What is India's Necklace of diamonds strategy?

First of all, What is China’s String of Pearls?

According to experts, it is an attempt by China to encircle India through maintaining and developing its strategic bases in countries around India, such as Pakistan, Maldives, Myanmar among others which will help in confining India to its own land and limiting its influence on the neighbouring countries. This also provides China with an easy access and control over the vast Indian ocean. Interestingly, even when China continued to pursue this strategy, however unofficially, previous government of India had no reply to it.

This string of pearls phenomena in the background of recent Chinese ‘One Belt One Road’ strategy has got a further boost as China is now not only focussing on countries around India but going further to Central Asia and Africa.

India’s Necklace of Diamonds

Some strategic experts have always talked about a potential necklace of diamonds (strategic bases) that India can use to garland China or deploy the very Chinese strategy of encirclement. They have even hailed it as India’s answer to China’s string of pearls. However, this looked like a distant reality a few years ago, but with the changing geo-strategic realities and a ‘power’ push from the top leadership of India in recent times, there is now a significant progress towards this seemingly distant goal.

India Building its Strategic Bases (Mining the Diamonds)

  1. Changi Naval Base, Singapore – Prime Minister Narendra Modi paved the way for signing of a significant agreement between India and Singapore which provided Indian Navy ‘direct’ access to this naval base. This is crucial as Indian navy ships can now not only refuel but even rearm while sailing through the South China Sea.
  2. Sabang Port, Indonesia – India got the military access to a strategic port like Sabang in 2018, located right at the entrance of one of world’s most famous choke point, Malacca Strait. This is one of the most significant agreements, as India now holds the strategic position in the Indian ocean through which large chunk of trade and crude oil passes on to China. Indian Naval ship INS Sumitra had visited Sabang Port recently.
  3. Duqm Port, Oman – India leveraging its rising status in the Indian Ocean gained strategic military access to this port in 2018, located on the south-eastern seaboard of Oman which protects Indian interests in the western theatre of the Indian Ocean, especially for facilitating India’s crude imports from the Persian Gulf. Moreover, it is now an Indian facility located right between the two important Chinese pearls (bases) Djibouti in Africa and Gwadar in Pakistan.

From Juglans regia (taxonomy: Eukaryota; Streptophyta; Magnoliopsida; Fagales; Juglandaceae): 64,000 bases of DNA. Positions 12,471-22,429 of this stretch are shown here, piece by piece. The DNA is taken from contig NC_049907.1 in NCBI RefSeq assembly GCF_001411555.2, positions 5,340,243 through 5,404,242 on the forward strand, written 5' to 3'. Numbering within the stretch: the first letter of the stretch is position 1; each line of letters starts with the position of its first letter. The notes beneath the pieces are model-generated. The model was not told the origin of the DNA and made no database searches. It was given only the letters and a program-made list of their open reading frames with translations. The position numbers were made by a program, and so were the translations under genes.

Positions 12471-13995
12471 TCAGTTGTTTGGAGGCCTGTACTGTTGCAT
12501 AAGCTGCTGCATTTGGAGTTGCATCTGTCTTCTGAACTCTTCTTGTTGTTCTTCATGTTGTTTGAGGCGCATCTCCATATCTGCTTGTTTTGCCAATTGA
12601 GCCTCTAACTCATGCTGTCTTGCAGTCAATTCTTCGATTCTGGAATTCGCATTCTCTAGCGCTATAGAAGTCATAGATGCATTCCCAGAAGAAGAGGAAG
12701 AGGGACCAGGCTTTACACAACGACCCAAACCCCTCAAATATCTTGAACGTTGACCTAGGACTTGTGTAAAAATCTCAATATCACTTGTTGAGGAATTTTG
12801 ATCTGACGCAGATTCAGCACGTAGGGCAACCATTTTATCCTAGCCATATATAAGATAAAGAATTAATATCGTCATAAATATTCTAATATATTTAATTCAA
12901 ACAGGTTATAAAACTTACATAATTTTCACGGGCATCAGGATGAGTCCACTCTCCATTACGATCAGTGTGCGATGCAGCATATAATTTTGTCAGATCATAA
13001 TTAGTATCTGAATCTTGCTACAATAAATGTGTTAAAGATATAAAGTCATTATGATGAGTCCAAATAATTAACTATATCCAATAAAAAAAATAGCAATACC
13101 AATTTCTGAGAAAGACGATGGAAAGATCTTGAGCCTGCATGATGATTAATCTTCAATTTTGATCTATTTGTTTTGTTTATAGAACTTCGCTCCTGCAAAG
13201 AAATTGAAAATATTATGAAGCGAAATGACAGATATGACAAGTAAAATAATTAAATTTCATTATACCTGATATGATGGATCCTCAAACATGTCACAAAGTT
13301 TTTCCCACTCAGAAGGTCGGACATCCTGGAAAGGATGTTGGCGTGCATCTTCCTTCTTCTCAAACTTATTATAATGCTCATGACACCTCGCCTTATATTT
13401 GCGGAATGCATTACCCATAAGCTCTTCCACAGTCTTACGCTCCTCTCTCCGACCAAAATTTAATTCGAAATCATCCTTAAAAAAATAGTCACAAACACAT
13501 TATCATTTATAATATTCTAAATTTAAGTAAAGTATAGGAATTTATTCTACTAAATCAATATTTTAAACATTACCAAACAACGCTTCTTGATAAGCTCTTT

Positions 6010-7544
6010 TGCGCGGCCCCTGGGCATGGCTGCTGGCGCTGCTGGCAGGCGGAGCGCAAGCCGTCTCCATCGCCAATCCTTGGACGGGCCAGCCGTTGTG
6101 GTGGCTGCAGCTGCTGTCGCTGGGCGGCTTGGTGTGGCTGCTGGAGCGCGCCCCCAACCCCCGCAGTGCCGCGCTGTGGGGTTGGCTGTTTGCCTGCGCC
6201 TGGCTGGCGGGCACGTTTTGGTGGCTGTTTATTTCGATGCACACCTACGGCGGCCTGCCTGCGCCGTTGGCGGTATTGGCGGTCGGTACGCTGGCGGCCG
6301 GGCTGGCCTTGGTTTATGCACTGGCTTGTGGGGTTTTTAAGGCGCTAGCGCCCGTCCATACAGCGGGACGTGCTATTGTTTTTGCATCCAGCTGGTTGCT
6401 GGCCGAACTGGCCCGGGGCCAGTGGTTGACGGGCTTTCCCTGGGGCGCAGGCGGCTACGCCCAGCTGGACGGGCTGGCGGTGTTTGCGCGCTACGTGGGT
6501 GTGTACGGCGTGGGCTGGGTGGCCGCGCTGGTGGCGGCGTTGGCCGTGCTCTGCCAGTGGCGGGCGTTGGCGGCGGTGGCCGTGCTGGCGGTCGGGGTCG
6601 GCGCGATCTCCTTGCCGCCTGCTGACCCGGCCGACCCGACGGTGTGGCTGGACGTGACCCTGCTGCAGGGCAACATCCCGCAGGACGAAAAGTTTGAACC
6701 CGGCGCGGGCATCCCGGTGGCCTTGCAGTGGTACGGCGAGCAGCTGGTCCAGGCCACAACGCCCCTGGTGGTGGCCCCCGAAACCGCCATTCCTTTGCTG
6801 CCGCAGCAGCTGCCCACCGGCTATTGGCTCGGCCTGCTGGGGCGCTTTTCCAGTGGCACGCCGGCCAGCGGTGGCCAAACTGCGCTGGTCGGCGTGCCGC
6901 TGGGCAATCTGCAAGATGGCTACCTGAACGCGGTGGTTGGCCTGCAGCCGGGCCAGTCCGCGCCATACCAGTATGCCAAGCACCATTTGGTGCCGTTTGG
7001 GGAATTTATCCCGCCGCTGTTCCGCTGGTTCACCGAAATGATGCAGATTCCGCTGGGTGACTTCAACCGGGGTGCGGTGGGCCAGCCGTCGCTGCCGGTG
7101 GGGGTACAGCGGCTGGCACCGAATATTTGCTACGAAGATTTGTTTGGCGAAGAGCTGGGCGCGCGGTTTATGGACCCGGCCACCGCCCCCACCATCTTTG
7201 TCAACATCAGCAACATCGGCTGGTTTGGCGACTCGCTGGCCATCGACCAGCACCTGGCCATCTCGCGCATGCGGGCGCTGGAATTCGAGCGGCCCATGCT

4. Assumption Island, Seychelles – Overcoming the initial resistanceIndia is now developingthis naval base in Seychelles, first agreed in 2015. Both the countries have continued to work on the project which gives the military access to India. This particularly signifies India’s increasing strategic presence not only in Indian ocean but also in the African continent where China is desperately trying to penetrate through the maritime silk route.
  5. Chabahar Port, Iran – Prime Minister Narendra Modi signed the contract for development of this port in 2016. This port provides India access to Afghanistan and a precious trade route to Central Asia. In fact, India is reportedly about to begin operations at the Iranian port soon. This will give an unprecedented boost to India’s plan to increase its co-operation and contacts with Asian and Central Asian countries.

India Developing its Existing Strategic Assets (Polishing the Potential Diamonds)


After looking at all the facts, it can be said that India in recent times has worked incessantly towards asserting itself to achieve a better strategic cooperation with other countries. India’s recent policy shift from Non-Alignment to Multi-Alignment also reflects in the above discussion. India is not only developing the existing strategic bases (diamonds in its necklace) but also building newer bases, as well.

Further, India is fast developing routes to reach Central Asian countries. All the countries discussed above have shown great interests in connecting and working together with India. Some of them are cooperating with India to increase their trade relations, while others to maintain the ‘balance of power’ in specific regions.

Resultantly, an explicit pattern has emerged from India’s recent foreign policy pushes that India has befriended with almost all the countries in China’s periphery, and in the way, this is giving India the strategic access. This pattern can be seen in the necklace of diamonds that garlands China.


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